(By Adam Zoll) For many income-oriented investors frustrated by the low payouts available from bonds, the search for added yield continues. And with the Federal Reserve saying it plans to keep interest rates low for years to come, there's been little for savers and income-seeking investors to get excited about with regard to a light at the end of the low-yield tunnel.
less than 2% currently, and most money market fund investors are barely in the black.
By investing in stocks that have sustainable competitive advantages, that pay healthy yields, and that currently sell below what Morningstar's equity analysts think they are worth, investors willing to take on the added risk that comes with equities can obtain a boost in yield and potentially some appreciation in stock price, as well. For investors wary of the market or uncomfortable with the added risk inherent in moving money into stocks from cash or bonds, But for those willing to take the step, there are many quality names that can help provide an income boost over what other investment classes are paying.
Be aware that inexpensive dividend-paying stocks are not as plentiful as they were, say, at the start of the year because of market gains and a high level of interest in such stocks, so paying close attention to valuations is essential. Also be aware that favorable tax treatment of dividends, which currently are taxed at 15%, is scheduled to expire at the end of this year, after which they will be taxed at ordinary income levels unless Congress acts. For this reason, investors interested in dividend-paying stocks might want to keep them in a tax-advantaged account such as an IRA.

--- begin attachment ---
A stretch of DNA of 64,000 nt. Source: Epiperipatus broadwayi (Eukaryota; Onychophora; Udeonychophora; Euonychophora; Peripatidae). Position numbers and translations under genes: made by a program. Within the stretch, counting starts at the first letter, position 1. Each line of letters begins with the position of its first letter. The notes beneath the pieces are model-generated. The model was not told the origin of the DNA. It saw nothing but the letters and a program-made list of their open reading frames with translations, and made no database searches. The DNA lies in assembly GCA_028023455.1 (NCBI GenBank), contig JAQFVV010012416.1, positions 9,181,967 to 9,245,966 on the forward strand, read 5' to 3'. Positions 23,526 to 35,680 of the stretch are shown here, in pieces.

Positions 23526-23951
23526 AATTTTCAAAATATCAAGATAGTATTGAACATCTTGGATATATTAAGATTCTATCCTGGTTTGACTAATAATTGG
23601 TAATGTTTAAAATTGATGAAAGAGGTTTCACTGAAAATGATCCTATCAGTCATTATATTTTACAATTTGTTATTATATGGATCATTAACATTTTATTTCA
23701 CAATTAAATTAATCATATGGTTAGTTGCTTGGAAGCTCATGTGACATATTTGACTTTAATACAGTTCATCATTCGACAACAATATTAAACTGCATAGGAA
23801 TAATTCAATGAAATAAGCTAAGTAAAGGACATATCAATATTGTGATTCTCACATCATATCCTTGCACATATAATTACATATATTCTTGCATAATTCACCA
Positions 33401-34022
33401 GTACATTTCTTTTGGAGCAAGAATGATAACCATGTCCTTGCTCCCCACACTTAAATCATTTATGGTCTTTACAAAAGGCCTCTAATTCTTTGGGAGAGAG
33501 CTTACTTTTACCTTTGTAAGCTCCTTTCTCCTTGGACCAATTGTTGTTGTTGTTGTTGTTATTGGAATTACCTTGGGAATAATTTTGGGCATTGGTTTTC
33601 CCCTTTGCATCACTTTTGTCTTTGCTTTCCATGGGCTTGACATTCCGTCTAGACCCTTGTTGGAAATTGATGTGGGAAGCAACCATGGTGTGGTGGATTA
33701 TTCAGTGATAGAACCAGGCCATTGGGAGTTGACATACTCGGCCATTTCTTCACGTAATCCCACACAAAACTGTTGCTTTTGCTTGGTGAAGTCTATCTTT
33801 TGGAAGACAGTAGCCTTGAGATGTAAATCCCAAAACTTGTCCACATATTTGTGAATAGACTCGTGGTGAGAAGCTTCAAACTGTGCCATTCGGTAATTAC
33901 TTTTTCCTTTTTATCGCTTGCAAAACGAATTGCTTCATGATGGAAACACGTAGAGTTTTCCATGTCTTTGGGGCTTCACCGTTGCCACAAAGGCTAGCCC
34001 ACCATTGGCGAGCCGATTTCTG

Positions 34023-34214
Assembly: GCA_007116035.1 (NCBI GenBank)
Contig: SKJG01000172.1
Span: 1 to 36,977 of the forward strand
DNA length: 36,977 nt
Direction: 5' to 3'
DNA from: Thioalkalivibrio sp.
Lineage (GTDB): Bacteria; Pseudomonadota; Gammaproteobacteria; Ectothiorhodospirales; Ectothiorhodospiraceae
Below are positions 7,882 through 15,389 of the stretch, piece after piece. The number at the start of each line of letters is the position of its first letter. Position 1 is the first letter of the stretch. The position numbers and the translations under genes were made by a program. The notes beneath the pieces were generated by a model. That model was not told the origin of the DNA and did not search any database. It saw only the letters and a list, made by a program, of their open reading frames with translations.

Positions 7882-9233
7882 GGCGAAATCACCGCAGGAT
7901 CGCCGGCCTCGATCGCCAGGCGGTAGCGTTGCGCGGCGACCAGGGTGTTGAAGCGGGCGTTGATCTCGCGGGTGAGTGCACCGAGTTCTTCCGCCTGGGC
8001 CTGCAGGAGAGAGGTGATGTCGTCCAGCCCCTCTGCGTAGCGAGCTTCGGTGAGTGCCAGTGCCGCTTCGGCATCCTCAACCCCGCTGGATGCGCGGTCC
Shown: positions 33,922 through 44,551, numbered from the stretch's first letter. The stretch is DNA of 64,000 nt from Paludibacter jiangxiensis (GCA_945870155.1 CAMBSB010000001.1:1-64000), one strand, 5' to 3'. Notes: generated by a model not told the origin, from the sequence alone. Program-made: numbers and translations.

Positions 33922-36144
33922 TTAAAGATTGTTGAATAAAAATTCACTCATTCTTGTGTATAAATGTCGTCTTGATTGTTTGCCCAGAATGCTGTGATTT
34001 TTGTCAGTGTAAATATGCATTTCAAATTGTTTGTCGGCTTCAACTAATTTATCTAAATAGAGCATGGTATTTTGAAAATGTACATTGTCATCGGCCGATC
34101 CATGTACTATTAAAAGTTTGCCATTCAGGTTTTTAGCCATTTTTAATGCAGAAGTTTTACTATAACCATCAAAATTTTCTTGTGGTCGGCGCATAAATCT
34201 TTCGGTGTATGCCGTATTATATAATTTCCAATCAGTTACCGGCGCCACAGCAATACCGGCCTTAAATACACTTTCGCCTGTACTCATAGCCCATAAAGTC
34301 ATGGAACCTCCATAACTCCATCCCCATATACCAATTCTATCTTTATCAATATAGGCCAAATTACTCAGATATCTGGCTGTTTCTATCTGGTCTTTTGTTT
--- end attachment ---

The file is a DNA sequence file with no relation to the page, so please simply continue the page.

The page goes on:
To find quality dividend-paying stocks, we used Morningstar's Premium Stock Screener and searched for wide-moat firms--those our analysts say have sustainable competitive advantages--currently paying yields of at least 3%, and with Morningstar Ratings for stocks of 4 or 5 stars, meaning they are currently selling at a discount to our analysts' fair value estimates. Premium users can see the full list . Below are just a few of the names that passed the screen.
General Electric (GE)
General Electric positions itself to be a leader in all markets in which it competes. After shedding underperforming businesses during the past few years, the firm has energy infrastructure square in its sights. Morningstar analysts believe GE will emerge as a leader in the power infrastructure market, which will be the backbone for the firm's growth.
Spectra Energy (SE)
In 2007, Duke Energy (DUK) split its electricity and gas businesses by spinning off Spectra Energy, which retains all of Duke's natural gas gathering, processing, transmission, storage, and distribution assets. Spectra is one of the largest midstream companies in North America, with a favorably positioned asset footprint that should continue to foster attractive internal growth opportunities for years to come.
Intel is the dominant force in the roughly $30 billion computer processor market. It has benefited tremendously from the proliferation of personal computers in the past few decades. Intel has long held the lead in microprocessor technology and performance, while AMD (AMD) has mostly been an also-ran. Although AMD has emerged periodically as a threat, such occurrences are few and far between. After being caught off-guard several years ago when AMD narrowed the competitive gap between the two firms, Intel has gone on an impressive streak of outinnovating its smaller foe while reasserting its stranglehold on the microprocessor market.
Data as of Dec. 10.